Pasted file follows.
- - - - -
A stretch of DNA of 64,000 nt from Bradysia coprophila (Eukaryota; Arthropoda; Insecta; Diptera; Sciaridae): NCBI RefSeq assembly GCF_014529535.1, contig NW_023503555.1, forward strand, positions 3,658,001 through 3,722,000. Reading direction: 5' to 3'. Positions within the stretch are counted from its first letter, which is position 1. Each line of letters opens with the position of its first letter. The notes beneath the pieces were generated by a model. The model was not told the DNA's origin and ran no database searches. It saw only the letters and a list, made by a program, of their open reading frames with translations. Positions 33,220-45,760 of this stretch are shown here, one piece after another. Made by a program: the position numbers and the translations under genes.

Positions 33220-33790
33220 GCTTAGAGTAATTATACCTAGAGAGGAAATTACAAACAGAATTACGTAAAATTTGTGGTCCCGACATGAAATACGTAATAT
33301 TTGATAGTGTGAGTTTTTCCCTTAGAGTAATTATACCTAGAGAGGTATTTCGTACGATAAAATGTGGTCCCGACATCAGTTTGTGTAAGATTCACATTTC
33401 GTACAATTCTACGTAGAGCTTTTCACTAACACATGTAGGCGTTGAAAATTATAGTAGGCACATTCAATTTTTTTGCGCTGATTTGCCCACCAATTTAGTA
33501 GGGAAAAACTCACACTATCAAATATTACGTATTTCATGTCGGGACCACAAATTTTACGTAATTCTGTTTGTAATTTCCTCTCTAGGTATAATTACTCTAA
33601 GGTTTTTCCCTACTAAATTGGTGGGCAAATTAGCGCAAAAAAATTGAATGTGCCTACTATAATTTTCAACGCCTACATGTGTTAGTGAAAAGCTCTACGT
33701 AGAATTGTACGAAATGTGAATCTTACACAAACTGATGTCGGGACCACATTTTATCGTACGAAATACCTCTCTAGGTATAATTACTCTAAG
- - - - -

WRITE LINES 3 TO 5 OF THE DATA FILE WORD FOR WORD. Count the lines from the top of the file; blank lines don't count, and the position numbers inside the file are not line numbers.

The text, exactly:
33220 GCTTAGAGTAATTATACCTAGAGAGGAAATTACAAACAGAATTACGTAAAATTTGTGGTCCCGACATGAAATACGTAATAT
33301 TTGATAGTGTGAGTTTTTCCCTTAGAGTAATTATACCTAGAGAGGTATTTCGTACGATAAAATGTGGTCCCGACATCAGTTTGTGTAAGATTCACATTTC
33401 GTACAATTCTACGTAGAGCTTTTCACTAACACATGTAGGCGTTGAAAATTATAGTAGGCACATTCAATTTTTTTGCGCTGATTTGCCCACCAATTTAGTA